Just remember that you can always drive slowly if you need to do so for safety purposes or to follow the law. This means that if everyone else is speeding, you won’t get pulled over for going the speed limit.

No person shall drive a motor vehicle at such a slow speed as to impede the normal and reasonable movement of traffic except when reduced speed is necessary for safe operation or in compliance with law.

Whenever the secretary of transportation or local authorities determine that slow speeds on any highway or part of a highway impede the normal and reasonable movement of traffic, the secretary or any such local authority may determine and declare a minimum speed limit below which no person shall drive a vehicle except when necessary for safe operation or in compliance with law.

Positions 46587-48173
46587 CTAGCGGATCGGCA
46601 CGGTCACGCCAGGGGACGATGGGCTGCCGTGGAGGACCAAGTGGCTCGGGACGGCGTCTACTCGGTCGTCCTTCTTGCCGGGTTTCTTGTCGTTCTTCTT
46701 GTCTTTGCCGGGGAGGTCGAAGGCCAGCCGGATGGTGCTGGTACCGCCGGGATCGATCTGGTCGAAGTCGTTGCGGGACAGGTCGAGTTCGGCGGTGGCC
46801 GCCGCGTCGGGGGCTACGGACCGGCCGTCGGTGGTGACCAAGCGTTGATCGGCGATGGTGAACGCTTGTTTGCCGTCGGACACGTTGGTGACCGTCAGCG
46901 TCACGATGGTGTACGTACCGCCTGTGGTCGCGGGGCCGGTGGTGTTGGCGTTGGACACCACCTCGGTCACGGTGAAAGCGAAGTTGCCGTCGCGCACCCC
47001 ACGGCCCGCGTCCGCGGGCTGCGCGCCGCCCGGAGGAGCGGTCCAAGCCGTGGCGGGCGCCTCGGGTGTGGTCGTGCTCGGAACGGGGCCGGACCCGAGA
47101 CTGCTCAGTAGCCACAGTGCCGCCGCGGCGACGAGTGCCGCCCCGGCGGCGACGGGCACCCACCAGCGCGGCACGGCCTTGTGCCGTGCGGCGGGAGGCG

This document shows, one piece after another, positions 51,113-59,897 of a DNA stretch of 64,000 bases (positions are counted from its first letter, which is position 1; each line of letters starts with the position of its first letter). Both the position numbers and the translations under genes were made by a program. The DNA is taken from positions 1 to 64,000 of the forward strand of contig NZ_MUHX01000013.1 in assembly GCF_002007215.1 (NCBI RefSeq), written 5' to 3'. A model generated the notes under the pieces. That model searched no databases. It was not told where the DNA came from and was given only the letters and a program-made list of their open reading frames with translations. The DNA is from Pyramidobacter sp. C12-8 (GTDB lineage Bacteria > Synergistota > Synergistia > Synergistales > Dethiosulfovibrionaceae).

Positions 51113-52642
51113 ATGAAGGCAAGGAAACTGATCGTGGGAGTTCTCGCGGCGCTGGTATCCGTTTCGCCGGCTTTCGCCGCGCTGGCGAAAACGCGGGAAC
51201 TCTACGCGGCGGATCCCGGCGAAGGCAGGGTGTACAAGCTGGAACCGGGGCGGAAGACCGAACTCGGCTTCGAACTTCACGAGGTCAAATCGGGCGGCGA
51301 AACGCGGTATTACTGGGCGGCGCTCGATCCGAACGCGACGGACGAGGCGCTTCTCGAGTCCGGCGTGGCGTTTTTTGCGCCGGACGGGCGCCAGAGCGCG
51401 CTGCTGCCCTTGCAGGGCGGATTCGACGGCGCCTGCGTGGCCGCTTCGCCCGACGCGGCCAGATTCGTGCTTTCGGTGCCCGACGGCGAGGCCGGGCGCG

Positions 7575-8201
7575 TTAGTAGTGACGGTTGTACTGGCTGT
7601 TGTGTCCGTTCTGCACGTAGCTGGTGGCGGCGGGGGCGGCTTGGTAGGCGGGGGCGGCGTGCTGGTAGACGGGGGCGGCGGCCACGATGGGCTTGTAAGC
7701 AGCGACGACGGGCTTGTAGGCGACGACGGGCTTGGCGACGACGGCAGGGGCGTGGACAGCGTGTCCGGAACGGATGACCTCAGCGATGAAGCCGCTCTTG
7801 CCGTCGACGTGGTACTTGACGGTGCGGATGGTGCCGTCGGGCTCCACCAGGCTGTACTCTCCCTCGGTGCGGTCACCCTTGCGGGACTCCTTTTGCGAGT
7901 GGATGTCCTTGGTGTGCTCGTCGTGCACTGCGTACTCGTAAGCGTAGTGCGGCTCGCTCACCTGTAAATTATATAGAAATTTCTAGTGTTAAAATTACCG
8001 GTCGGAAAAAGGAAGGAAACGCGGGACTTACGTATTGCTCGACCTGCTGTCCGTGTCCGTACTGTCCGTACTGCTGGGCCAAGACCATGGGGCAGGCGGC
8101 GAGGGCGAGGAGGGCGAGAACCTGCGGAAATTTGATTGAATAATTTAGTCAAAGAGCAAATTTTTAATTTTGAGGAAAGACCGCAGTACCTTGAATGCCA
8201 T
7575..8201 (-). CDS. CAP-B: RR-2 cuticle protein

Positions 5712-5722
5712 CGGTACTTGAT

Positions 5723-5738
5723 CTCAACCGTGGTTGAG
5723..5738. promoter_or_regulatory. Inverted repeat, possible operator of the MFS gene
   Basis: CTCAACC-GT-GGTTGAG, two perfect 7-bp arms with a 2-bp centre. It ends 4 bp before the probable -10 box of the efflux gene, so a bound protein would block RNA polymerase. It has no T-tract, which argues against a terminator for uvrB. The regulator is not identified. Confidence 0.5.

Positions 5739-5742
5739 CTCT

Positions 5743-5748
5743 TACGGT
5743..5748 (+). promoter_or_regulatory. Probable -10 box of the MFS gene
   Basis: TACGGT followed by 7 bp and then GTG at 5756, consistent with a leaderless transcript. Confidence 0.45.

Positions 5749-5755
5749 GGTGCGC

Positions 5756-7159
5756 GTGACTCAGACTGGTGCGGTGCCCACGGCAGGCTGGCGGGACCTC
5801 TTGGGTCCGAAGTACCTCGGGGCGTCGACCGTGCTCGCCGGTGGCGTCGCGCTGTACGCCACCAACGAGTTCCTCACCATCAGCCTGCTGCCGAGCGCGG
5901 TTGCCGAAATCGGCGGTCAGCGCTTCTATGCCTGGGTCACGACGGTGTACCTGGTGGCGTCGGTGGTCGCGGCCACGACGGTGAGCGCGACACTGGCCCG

KS Code § 15-08-1561

3. Kansas Driving in Left Lane Law: The “Passing on the Left” Rule

When passing another vehicle in Kansas, you must do so on the left. State traffic laws say you must also remain a safe distance from the other car and keep to the left until you have cleared it.

On a two-lane road, you cannot pass unless the left side of the road is free of oncoming traffic. You must complete the pass and return to the right side before coming within 200 feet of an approaching vehicle.

When another driver passes you, you must yield the right-of-way if they honk their horn. Then, you cannot speed up until you have been completely passed.